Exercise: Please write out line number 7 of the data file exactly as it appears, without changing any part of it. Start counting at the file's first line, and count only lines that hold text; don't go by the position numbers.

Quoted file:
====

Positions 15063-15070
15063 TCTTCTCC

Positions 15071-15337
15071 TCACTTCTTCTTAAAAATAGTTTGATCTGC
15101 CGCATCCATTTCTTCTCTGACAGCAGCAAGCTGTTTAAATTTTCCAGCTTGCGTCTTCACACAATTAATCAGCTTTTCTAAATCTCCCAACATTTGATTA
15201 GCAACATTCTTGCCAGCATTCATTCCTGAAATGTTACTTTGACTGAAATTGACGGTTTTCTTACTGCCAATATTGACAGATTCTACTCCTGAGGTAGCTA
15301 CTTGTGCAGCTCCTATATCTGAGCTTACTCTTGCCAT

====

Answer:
15301 CTTGTGCAGCTCCTATATCTGAGCTTACTCTTGCCAT